On Arriving in Minneapolis

Airports give great opportunities to read, research and reflect

On Arriving in Minneapolis

First off, Happy New Years! It is a wonderful time and place I find myself in, to be in the Minneapolis Airport, waiting to visit Augsburg College, in January. Having never been to this part of the country, I am already enthralled and amazed by some of the differences I observe here, the most obvious of these being the presence of snow, clouds and weather, a commodity lacking in Tucson this time of year, where tshirts and shorts are not uncommon. The differences here are so very interesting, and so very beautiful.

As I travel, I remembered my duty to my blog, and thought about the conversations I have been having, and about the directions of my scholarship, especially as it relates to teaching and working with students new to anthropological and educational research.

One course that I am currently working on is Communities of Practice studies, where undergraduate students pursue anthropological ethnographic research to learn method and theory. Students are guided to responsibly conduct research in educational settings to learn about the workings of culture, the participation of individuals in those communities of practice, and to consider the ways that this participation and activity might impact students’ experience in learning and schooling processes.

We must not approach the study of a culture with a preconceived notion of its correctness, but rather, examine it for legitimacy from the emic perspective of its participants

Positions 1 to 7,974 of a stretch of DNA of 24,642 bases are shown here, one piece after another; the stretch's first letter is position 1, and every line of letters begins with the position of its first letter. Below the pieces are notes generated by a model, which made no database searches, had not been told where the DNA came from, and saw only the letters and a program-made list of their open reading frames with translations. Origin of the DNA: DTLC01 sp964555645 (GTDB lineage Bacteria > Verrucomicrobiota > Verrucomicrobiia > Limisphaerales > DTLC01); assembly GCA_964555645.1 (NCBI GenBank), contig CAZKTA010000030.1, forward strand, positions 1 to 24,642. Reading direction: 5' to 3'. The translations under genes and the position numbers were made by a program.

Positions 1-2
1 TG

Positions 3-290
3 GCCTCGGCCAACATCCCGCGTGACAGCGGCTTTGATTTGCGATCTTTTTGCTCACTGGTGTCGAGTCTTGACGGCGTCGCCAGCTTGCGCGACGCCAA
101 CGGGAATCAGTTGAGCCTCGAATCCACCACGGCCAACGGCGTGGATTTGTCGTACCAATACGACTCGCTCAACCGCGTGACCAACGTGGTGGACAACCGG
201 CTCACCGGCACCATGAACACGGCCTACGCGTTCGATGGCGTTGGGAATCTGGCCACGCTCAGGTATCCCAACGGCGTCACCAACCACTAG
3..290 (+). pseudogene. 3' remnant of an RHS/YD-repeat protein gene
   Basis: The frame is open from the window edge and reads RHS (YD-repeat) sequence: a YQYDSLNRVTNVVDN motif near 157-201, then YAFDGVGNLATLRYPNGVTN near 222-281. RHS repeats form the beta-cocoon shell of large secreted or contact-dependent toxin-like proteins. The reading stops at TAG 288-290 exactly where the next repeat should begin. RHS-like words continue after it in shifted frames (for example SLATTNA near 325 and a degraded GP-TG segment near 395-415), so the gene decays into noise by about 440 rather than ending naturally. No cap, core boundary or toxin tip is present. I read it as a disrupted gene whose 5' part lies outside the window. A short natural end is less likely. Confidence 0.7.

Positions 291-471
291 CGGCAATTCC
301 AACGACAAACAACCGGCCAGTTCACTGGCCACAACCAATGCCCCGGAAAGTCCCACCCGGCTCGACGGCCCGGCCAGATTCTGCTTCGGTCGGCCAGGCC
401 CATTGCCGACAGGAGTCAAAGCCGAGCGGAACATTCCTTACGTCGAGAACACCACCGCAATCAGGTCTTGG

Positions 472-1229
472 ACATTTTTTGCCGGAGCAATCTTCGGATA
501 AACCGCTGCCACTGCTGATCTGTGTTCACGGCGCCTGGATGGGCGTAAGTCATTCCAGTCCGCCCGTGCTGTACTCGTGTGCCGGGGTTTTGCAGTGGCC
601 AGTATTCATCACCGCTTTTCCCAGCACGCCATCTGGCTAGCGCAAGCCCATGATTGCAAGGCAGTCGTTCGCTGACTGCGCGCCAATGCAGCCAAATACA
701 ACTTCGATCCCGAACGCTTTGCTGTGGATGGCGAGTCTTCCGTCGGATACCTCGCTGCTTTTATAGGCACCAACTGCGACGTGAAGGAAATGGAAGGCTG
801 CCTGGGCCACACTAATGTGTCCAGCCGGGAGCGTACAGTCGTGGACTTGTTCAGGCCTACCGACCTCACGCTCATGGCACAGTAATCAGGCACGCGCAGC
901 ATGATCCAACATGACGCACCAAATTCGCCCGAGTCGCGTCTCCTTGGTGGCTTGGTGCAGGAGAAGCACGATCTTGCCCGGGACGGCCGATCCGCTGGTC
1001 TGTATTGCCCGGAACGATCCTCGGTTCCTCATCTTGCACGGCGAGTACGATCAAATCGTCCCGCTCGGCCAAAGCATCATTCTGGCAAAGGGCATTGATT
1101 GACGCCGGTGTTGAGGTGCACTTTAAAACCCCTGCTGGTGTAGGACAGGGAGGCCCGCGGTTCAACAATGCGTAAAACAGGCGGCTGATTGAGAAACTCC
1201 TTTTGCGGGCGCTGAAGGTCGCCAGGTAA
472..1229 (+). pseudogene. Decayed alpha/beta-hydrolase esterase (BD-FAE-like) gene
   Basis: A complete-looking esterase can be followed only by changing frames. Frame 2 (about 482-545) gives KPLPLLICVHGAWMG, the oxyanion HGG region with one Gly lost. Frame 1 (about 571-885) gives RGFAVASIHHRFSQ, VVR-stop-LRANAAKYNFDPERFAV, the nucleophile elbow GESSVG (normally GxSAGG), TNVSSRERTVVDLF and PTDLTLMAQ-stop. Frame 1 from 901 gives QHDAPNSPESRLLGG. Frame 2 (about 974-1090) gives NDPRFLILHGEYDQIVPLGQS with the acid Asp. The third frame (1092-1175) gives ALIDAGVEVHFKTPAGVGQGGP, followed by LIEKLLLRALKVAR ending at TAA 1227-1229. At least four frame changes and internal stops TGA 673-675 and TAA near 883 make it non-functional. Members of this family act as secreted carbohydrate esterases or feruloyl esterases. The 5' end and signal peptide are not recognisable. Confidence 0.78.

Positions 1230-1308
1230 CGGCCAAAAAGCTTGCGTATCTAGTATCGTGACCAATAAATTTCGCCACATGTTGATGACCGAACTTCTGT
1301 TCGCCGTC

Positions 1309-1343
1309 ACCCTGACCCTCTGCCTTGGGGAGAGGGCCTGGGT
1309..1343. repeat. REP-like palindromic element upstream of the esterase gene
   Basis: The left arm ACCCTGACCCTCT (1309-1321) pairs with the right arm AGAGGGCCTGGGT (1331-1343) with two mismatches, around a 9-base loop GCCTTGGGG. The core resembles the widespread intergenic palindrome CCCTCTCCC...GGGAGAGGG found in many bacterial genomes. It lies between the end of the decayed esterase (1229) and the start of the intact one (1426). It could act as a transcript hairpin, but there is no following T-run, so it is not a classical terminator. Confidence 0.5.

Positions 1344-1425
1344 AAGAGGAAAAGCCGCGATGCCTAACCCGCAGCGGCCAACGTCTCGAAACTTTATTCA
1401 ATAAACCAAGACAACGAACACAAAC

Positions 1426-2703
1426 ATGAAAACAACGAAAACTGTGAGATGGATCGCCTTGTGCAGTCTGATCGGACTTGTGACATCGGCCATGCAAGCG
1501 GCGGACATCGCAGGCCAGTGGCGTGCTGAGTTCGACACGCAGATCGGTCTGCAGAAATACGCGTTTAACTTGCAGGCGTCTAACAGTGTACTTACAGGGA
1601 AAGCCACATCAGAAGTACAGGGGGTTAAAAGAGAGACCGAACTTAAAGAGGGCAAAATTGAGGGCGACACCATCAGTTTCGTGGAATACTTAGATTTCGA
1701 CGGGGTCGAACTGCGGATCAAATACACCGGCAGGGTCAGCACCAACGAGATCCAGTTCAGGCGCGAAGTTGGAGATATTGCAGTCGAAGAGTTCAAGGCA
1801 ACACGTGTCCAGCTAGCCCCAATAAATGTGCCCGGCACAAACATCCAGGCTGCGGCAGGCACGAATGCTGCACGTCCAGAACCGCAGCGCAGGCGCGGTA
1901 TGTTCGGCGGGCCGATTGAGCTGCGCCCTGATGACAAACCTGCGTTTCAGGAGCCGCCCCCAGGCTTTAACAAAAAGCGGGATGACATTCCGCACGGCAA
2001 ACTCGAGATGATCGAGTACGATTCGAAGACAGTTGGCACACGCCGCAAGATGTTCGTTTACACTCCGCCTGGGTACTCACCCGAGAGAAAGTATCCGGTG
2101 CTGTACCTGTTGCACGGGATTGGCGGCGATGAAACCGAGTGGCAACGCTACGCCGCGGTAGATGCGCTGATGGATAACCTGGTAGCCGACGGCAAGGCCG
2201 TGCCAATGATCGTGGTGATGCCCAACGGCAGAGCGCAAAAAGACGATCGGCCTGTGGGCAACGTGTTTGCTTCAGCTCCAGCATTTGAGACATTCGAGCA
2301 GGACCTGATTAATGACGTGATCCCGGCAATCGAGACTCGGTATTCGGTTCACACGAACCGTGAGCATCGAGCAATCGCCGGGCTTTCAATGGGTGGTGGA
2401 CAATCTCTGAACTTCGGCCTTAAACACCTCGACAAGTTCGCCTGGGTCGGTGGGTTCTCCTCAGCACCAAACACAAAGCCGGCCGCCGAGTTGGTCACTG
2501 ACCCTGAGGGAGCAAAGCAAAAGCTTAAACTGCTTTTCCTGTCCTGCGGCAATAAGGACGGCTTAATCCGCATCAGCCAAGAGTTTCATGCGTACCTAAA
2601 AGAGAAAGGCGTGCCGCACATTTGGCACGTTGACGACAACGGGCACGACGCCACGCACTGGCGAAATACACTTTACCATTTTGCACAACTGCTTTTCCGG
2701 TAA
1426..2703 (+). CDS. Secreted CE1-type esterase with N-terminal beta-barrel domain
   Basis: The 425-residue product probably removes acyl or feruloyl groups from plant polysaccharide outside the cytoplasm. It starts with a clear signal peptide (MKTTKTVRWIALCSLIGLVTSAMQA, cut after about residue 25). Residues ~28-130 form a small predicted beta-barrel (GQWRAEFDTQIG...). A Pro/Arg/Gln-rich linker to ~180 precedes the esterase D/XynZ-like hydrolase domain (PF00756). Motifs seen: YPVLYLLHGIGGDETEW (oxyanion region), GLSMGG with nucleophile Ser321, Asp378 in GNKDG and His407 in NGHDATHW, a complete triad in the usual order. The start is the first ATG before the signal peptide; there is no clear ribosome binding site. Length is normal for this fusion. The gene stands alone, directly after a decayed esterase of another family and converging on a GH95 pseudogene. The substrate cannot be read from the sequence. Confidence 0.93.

Reading the most recent issue of Anthropology and Education Quarterly, I was inspired by a study conducted by Hayashi & Tobin, Contesting Visions at a Japanese School for the Deaf. In their exploration of deaf education, and Deaf culture, the scholars provide excellent, and fundamental reminders to all who conduct anthropology research, especially as regards to the essential importance of impartially viewing cultural productivity from an asset based perspective. In this sense, we must not approach the study of a culture with a preconceived notion of its correctness, but rather, examine it for legitimacy from the emic perspective of its participants.

Quoting Hayashi and Tobin, the practice must be to explore the implicit “cultural argument” and thus studied ethnographically.

“Rather than assume that one of these positions is correct and the others are wrong headed, we seek to understand each of the contesting positions on its own terms and to present each of our informants as we believe they see themselves and would like to be seen by others” (Hayashi & Tobin, 2015, p. 380).

This is a an excellent explication of seeking the emic perspective; the study which examines the two camps in deaf education, the audists and the Deaf culturalists, and offers a unique study into Deaf culture, also serves as an excellent road map for research practice. Exploring positions of individuals in their respective cultures without assuming deficit posits the centrality of the lived experience of the participants as being worthy of examination and understanding.

Works Cited

Hayashi, A., & Tobin, J. (2015). Contesting Visions at a Japanese School for the Deaf. Anthropology & Education Quarterly, 46(4), 380–396.

Augsburg College photo (http://www.tkinter.smig.net/outings/Augsburg1/index.htm)

One clap, two clap, three clap, forty?

By clapping more or less, you can signal to us which stories really stand out.